I started The Beekeeper's Apprentice because Ruth from Booktalk & More told me to, and basically I do whatever she tells me. I'm very happy I took her advice, because this book was super-awesome!
The Beekeeper's Apprentice is about a young woman name Mary Russell in WWI England, who meets Sherlock Holmes (aka the beekeeper). Holmes, the quintessential Victorian detective, has retired to the country, where he amuses himself conducting experiments with bees and chemicals and whatnot (not all at the same time... usually). Russell declares she is not interested in bees because they're too much like humans, to which Holmes responds by saying that's probably why he's so fascinated by them (extended metaphor alert!!!). Almost immediately thereafter, he decides to make Russell his apprentice in the arts of detection.
Russell spends her teen years being trained by Holmes before she goes off to Oxford, and slowly begins to assist him on cases. There is no central mystery in this novel; mainly it's a coming-of-age story for Russell. Several mysteries move the development of the characters along. Usually I like my mysteries to be very, very focused; and I do have to admit that there were times when the lack of a focused mystery plot frustrated me. But it's practically impossible to fault the book for that, since a more focused plot would not have allowed Mary's character to develop. Also, this is one of those books where the best scenes are those that are completely unrelated to the plot--Holmes and his brother Myron having a totally pointless argument, Russell and Holmes' excursion to Palestine, etc.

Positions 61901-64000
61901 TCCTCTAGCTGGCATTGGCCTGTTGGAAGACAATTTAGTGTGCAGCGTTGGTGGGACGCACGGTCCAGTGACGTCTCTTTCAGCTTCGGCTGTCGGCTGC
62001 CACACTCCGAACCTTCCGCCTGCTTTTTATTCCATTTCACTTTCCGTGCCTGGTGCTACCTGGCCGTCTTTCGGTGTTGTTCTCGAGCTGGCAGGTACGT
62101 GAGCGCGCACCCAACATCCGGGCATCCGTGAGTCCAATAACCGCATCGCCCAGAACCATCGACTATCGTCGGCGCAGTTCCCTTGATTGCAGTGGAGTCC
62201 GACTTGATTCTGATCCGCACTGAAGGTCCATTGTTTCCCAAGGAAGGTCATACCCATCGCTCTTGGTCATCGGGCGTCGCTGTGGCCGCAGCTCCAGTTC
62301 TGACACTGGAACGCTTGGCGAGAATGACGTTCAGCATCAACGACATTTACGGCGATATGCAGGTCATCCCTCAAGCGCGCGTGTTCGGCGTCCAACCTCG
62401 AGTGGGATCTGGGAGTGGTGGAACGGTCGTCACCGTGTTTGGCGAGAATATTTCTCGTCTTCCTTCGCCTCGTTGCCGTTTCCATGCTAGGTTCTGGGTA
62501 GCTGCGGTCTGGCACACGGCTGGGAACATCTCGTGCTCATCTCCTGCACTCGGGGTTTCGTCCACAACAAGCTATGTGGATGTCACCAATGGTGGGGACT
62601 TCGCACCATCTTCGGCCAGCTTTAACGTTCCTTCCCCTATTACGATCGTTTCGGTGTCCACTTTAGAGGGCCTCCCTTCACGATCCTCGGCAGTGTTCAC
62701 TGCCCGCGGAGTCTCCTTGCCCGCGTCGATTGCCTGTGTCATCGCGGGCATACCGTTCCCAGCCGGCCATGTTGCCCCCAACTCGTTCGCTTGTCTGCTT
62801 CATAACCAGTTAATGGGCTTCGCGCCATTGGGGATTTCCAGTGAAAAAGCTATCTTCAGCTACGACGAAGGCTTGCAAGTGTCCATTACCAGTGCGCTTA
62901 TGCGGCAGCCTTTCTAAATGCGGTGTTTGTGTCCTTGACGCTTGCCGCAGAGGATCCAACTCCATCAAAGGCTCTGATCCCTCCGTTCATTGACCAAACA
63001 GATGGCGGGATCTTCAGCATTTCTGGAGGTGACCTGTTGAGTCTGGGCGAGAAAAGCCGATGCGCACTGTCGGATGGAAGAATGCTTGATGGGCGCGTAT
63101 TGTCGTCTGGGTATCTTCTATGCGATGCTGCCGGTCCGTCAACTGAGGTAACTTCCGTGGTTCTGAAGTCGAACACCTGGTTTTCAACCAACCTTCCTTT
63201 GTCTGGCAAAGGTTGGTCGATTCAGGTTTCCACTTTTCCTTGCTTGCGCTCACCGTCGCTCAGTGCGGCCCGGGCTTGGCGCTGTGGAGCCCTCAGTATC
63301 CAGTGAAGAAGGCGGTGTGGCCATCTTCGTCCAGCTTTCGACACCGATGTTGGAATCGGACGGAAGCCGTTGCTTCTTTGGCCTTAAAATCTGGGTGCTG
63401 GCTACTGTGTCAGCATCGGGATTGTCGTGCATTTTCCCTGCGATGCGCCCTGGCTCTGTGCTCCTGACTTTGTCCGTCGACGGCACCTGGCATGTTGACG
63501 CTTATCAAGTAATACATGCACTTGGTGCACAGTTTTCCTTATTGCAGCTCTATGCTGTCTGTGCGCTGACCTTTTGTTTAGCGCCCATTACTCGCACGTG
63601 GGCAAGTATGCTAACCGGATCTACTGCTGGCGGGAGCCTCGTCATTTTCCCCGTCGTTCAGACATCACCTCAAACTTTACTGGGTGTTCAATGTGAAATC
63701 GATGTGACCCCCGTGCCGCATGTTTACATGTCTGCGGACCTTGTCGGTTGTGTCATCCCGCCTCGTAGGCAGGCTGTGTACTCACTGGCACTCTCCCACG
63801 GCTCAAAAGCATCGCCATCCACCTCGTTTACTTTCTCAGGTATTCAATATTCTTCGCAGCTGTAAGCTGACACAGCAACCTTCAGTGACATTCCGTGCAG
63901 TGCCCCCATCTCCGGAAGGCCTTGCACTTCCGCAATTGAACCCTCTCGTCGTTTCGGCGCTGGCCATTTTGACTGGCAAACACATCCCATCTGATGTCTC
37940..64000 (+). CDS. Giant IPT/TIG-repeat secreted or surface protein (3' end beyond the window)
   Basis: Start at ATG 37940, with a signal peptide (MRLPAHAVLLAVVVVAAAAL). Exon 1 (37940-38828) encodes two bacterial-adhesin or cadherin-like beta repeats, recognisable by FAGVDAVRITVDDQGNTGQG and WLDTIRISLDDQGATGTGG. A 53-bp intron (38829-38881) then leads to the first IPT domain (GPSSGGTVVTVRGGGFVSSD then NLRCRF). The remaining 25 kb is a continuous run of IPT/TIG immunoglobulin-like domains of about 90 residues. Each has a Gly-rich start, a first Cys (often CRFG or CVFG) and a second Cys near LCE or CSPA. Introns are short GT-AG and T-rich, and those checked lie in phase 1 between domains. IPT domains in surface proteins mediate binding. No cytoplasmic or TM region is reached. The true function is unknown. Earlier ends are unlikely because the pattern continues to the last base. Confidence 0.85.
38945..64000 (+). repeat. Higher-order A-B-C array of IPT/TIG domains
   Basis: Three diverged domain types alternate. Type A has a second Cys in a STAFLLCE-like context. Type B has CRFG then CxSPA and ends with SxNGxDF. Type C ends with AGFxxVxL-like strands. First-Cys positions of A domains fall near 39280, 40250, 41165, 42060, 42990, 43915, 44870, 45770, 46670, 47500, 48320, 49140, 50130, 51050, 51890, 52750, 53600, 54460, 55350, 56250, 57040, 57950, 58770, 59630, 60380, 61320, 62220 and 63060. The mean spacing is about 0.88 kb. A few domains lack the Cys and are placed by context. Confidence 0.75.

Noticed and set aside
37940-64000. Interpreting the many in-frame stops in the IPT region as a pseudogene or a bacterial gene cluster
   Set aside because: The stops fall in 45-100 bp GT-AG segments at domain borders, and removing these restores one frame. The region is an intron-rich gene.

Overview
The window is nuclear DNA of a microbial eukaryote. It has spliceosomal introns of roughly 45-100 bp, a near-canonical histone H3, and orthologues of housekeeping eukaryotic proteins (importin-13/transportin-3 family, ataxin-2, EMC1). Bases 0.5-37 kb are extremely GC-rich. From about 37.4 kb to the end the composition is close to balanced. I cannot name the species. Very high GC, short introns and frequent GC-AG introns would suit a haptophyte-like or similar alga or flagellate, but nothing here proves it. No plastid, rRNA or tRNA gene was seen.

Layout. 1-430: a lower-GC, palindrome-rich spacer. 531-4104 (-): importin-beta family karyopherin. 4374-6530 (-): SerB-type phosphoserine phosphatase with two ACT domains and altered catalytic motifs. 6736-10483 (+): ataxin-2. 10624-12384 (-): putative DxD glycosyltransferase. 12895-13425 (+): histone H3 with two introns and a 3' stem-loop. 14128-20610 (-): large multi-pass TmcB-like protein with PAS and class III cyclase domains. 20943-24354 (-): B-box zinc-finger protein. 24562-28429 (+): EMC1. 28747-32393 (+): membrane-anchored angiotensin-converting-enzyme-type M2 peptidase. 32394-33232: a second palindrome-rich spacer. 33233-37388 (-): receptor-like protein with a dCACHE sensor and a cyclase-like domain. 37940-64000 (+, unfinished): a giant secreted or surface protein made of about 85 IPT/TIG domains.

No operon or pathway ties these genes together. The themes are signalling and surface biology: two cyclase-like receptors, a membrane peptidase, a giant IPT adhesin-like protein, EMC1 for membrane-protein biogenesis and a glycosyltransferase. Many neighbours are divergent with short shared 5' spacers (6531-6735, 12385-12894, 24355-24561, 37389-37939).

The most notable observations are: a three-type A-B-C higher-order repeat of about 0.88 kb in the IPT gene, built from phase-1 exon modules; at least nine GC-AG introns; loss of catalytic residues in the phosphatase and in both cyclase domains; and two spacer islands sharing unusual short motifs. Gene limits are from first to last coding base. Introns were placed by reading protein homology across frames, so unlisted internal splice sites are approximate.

In the actual Sherlock Holmes books, Holmes annoys me. But in this book I loved him! He was exactly the way one would imagine him, only better. And the chemistry between him and Russell (which is non-sexual, just fyi) was great.
The thing that really cemented my opinion of this novel is that I was depressed when it was finished. I wanted to spend more time with Holmes and Russell and Myron! Fortunately, there are many more books in this mystery series, and I can't wait to read them.
Powered by ScribeFire.